Listen to the advice of others, but know that unless they have walked in your shoes, they can't fully understand the circumstances.

Tuesday, February 8, 2011

As "Normal" As it Gets

Part of the slew of testing that all of The Chubs' doctors wanted her to get was genetic testing. It was basically just to rule out any underlying issues why she's small, has been slower to grow, and has had trouble hitting milestones. Granted, her OT and I both already knew the answer to those questions was related to her sensory stuff, but to satisfy the doctors we went through with it.

It started with a renal ultrasound and some x-rays. Then we did an EKG and echo of her heart. All of these things checked out completely normal. The lady at the hospital even rolled her eyes when she looked at the charts. "Genetics is fishing for answers again, huh?". I just nodded and kind of laughed. You could tell she was a little irritated with the department at Children's. "Well they are not going to find answers here!". I wanted to kiss her, but that would be weird.

Then the final thing that I had been dragging my feet about for ages was the blood test. I knew The Chubs would flip out and she did. She puked like 5 times during the blood draw and the nurse was in absolute disgust claiming she had "never seen a child do that before". I suppose she was new because seriously? Kids puke from crying all the time. I mean it's not like EVERY kid does, but a lot of kids, if they get worked up enough, they'll gag or vomit. Anyway, that's beside the point. We made it through (barely) and she even got a toy at the end that she was pretty excited about. It was Christmas time so every patient was getting a toy. Kind of fun.

The results said they would take about 2-4 weeks. About 6 weeks later in typical medical fashion, we finally got a note in the mail (so nice of them to call and ease our minds!), saying that all results were normal. So basically for being a part of THIS family, she's as normal as it gets. It was a huge relief just to know there isn't anything else that could be causing issues. Now if we can tackle this sensory stuff we'll be all set!

Sunday, February 6, 2011

Big Steps

For 14 months I have had an immobile child. I know many people would go on and on about how lucky I am and how once they start moving, they never stop and blah blah blah. But seriously, I don't think many people stop to think about the inconvenience of having a child that can not move from one point to another for that long. Especially a child who is extremely social and won't let me out of her sight! It's frustrating for both of us because she wants to be wherever I am, but sometimes when I need to get things done, she just can't be. She also gets frustrated when she sees the cats and can't go after them. It's to the point where a lot of times I have to shove a cat in the basement or let them outside before she comes down to play because I don't want her to flip out and throw a tantrum because she can't go after the cat. I'm pretty sure she just hates everything about the crawling position. She has the strength to crawl, she is good at rocking on her hands and knees and weight shifting her arms, but at the end of the day she doesn't like that she is closer to the ground, when everyone else is up high. I have diligently been doing crawling exercises with her for months now. She is much better in that position than she used to be (read: she doesn't throw a tantrum and thrash around when I put her on all fours) but she is still not a fan. I don't know that she ever will be.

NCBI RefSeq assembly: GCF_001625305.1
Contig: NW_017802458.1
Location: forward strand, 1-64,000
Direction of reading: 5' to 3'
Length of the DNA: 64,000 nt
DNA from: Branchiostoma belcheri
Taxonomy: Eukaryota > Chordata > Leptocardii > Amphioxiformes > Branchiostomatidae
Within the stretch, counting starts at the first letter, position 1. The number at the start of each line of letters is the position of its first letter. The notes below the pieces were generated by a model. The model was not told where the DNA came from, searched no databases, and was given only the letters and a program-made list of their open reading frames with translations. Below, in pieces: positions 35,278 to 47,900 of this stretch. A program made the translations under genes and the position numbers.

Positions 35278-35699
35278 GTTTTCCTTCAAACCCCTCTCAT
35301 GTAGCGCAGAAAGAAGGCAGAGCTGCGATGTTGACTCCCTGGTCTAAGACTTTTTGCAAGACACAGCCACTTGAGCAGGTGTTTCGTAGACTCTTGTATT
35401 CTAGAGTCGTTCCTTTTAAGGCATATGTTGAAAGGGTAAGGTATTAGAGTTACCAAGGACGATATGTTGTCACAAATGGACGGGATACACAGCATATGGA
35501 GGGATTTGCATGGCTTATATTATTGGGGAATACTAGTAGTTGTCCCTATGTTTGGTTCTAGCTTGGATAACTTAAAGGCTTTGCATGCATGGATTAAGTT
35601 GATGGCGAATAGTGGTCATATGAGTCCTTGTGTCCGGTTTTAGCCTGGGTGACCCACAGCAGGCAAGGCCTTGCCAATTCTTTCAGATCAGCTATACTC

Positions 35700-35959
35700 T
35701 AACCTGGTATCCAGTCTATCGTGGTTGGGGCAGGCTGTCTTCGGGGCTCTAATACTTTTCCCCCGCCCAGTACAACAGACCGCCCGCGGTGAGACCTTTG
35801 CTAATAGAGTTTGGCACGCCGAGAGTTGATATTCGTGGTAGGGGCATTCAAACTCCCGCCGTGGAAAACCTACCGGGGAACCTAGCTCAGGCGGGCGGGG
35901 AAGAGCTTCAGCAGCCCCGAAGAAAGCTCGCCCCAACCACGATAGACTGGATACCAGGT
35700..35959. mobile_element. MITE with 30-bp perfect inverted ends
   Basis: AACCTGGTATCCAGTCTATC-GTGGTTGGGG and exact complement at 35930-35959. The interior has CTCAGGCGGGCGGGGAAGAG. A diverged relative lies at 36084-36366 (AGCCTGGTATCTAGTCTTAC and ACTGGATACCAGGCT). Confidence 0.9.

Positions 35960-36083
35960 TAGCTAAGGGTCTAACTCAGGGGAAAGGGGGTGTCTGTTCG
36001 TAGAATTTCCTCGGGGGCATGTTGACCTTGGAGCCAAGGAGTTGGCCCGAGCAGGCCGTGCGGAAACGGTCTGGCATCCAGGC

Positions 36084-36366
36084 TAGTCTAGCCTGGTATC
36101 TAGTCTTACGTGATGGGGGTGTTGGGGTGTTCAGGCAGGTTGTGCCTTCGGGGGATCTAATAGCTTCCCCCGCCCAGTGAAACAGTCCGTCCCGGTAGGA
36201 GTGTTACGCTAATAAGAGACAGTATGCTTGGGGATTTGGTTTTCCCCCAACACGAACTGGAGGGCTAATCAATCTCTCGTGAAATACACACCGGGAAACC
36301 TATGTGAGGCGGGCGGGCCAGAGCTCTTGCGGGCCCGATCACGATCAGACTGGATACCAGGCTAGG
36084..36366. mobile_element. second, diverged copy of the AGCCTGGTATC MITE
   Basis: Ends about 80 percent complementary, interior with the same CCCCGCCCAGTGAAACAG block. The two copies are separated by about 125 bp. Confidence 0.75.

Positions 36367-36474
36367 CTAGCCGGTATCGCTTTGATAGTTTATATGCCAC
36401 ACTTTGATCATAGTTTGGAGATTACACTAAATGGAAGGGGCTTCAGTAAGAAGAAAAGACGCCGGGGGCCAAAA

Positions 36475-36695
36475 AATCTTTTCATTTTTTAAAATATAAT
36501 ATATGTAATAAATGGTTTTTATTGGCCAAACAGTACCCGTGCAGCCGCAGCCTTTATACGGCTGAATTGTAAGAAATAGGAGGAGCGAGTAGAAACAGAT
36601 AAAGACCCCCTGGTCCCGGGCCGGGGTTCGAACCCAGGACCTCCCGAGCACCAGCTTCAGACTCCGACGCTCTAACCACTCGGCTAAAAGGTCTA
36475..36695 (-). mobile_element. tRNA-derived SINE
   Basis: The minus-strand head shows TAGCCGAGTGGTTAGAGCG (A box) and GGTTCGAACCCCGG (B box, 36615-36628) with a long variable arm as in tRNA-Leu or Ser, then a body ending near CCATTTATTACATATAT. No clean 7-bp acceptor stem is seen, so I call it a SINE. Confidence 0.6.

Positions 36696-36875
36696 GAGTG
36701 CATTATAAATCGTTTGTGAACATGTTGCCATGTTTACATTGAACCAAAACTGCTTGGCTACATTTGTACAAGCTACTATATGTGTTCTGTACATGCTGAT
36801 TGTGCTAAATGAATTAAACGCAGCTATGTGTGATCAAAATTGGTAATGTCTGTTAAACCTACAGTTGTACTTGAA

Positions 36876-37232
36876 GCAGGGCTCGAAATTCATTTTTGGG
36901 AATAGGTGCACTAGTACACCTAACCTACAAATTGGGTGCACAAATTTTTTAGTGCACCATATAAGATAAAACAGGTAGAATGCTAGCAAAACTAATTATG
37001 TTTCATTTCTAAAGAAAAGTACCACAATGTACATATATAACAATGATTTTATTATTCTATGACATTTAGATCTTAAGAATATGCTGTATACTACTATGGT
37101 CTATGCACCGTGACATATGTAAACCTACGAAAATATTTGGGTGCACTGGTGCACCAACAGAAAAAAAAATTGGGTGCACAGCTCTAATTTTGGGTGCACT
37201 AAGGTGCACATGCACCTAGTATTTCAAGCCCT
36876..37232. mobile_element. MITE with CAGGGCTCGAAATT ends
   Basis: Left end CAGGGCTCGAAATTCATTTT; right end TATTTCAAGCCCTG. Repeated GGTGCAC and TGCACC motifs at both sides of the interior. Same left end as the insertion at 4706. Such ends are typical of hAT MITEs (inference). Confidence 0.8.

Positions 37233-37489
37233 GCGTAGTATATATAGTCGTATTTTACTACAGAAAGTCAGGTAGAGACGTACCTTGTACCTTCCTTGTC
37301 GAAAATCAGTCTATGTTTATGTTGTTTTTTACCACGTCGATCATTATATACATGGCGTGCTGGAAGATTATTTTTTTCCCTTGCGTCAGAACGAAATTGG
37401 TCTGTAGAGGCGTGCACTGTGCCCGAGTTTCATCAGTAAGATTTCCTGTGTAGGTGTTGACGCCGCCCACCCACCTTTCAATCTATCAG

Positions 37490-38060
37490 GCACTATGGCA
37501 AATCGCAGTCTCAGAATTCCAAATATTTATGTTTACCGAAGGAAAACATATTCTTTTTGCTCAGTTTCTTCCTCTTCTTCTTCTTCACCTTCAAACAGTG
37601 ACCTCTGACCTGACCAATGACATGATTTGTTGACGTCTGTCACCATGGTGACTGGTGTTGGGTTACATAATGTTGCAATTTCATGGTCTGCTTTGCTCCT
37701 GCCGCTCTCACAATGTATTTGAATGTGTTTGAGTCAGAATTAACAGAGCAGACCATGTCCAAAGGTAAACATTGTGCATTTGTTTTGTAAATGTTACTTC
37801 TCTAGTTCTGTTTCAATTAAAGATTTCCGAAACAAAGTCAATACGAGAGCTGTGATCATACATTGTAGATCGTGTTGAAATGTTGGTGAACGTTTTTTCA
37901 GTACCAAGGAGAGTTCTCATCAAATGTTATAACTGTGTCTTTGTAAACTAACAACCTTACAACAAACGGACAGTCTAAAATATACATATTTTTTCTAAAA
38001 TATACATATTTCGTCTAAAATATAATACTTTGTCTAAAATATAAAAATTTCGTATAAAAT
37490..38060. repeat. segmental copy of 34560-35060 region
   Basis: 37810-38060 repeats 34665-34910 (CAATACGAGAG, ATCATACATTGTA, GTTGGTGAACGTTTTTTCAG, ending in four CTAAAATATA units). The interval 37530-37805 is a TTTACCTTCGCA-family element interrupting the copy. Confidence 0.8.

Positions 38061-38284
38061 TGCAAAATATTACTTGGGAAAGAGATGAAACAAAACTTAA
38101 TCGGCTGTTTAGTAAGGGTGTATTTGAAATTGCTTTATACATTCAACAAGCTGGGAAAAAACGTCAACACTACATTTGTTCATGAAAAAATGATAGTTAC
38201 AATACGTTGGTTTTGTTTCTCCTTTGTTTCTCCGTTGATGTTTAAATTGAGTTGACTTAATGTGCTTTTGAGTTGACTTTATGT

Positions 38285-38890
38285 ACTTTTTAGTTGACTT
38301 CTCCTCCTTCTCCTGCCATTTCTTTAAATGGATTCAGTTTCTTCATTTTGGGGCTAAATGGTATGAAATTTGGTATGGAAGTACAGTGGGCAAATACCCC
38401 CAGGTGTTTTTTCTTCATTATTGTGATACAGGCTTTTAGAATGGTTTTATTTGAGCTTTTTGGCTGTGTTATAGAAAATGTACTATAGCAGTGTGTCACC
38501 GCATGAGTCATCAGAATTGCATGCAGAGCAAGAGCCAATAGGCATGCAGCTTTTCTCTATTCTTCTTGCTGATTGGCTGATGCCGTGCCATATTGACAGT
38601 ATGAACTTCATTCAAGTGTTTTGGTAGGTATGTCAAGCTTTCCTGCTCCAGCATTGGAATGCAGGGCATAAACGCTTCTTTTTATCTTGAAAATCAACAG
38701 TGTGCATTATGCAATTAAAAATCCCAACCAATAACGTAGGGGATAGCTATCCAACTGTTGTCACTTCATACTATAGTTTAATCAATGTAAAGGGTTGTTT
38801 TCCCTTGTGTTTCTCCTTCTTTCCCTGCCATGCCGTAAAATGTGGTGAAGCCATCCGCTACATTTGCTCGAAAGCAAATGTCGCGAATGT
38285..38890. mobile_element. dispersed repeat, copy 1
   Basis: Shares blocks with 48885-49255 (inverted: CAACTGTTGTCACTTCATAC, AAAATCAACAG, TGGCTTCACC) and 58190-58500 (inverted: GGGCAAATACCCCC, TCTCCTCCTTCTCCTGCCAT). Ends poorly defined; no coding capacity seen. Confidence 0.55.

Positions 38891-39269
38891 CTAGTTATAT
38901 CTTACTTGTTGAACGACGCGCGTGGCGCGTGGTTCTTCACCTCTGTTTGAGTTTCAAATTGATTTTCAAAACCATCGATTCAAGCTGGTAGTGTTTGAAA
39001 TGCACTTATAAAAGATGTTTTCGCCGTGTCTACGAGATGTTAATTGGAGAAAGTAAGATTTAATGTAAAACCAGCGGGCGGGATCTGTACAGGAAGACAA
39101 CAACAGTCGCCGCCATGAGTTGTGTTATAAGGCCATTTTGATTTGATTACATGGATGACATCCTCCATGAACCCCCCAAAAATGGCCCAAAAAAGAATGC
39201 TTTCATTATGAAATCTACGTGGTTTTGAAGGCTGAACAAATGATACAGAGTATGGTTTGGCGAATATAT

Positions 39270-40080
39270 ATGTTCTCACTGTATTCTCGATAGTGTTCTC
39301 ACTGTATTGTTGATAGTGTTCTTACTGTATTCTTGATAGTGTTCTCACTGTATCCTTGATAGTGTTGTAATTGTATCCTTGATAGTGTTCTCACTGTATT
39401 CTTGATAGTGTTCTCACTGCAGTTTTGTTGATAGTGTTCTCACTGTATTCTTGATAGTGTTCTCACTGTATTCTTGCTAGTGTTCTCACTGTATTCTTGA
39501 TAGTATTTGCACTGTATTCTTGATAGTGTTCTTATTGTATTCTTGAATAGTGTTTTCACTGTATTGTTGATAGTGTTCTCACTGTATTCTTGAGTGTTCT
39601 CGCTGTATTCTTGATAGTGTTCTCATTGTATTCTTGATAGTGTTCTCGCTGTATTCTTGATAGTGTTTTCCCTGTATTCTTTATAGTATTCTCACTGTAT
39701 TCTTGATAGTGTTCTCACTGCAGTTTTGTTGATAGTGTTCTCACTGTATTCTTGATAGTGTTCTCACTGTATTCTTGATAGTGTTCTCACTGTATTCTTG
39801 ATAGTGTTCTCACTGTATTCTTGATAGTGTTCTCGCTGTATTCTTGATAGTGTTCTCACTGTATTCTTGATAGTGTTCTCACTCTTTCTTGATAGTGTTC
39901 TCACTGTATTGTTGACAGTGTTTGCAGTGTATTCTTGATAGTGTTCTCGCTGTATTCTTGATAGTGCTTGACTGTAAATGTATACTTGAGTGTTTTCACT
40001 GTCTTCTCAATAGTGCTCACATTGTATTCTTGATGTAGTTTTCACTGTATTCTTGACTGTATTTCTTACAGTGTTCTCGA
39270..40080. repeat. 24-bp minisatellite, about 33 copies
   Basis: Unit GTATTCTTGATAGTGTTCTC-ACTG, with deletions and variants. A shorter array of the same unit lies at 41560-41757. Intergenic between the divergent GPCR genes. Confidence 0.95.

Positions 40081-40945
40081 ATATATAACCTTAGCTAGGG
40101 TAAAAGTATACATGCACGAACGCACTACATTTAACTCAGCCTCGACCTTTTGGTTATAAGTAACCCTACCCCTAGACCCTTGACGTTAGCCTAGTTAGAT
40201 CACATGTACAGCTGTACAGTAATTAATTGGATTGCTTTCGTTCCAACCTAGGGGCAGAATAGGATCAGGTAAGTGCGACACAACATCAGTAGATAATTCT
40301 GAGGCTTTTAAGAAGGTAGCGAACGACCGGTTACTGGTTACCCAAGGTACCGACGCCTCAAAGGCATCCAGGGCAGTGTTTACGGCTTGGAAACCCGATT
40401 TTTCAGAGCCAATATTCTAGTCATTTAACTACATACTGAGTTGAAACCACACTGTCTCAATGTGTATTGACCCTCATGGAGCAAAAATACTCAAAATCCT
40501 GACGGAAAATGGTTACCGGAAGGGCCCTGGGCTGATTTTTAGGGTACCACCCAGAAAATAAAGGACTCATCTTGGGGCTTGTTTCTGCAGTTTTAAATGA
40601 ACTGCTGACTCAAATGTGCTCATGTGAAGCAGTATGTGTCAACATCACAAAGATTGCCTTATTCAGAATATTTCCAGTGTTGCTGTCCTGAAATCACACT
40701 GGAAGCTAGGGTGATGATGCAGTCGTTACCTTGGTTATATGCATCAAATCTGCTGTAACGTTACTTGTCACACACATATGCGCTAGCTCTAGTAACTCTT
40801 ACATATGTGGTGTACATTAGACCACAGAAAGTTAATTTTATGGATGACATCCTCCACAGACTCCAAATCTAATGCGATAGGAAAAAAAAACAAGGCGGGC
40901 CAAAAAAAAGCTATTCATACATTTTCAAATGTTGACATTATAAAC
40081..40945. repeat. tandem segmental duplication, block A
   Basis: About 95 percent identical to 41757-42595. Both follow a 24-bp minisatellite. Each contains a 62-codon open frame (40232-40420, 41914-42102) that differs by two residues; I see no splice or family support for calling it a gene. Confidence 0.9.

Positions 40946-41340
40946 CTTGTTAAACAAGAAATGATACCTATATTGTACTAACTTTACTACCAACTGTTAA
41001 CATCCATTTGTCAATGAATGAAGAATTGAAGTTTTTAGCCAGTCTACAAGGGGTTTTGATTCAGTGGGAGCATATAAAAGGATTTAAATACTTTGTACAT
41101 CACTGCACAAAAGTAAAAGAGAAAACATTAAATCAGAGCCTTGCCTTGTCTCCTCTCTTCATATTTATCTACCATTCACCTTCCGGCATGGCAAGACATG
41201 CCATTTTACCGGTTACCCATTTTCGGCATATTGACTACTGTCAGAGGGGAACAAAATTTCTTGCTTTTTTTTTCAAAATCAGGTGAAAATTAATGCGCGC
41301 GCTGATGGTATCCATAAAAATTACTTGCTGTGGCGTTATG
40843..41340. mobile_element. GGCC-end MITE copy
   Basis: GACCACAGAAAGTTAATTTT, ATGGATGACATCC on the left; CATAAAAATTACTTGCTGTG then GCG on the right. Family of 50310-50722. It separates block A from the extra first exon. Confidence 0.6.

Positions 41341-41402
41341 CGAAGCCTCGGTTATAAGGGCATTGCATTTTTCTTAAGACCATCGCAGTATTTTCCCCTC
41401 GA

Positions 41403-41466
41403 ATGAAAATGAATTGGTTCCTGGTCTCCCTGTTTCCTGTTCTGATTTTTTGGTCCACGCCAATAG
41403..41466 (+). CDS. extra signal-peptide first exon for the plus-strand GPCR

So when she started taking steps with her walker the other day, I was ecstatic. Even if the walker gets used for awhile before the actual walking begins, that is enough for me. The fact that she could start cruising around the house with a walker makes me feel like the end of this immobility will be here soon. It would not completely surprise me if she skipped over crawling and went straight to walking (much to her therapist's dismay). Of course I want her to crawl before she walks. It's good for building up the strength in her arms and teaching kids how to get in and out of positions. HOWEVER, you can't force a child to crawl. If you could, trust me, she would have been crawling months ago. So even if this ends up meaning all of my effort to get her to crawl was in vain, I am just thankful that my child may finally be able to get around ON HER OWN! I do have to say though, my arms are getting pretty buff from all this kid lugging. It's a pretty awesome work out to have an immobile child for over a year, but I'm ready for flabby arms. Bring on the walking!

Friday, February 4, 2011


Lately The Chubs has been really working on her fake cry. Her face looks so pathetic and she musters up a long drawn out whine that is shortly followed by a glance in our direction to see if we're watching. Even today in her crib, she's working on it. I can see the pathetic expression on her face and the effort she is putting into the whine but after each short outburst, her face returns to normal, and then she begins again a few seconds later after a much needed break. No tears, no sniffing, just a long dramatic "ahhhhhhhhhhh" with a few inflections here and there with a scrunched up pouty face. I have to admire her persistence.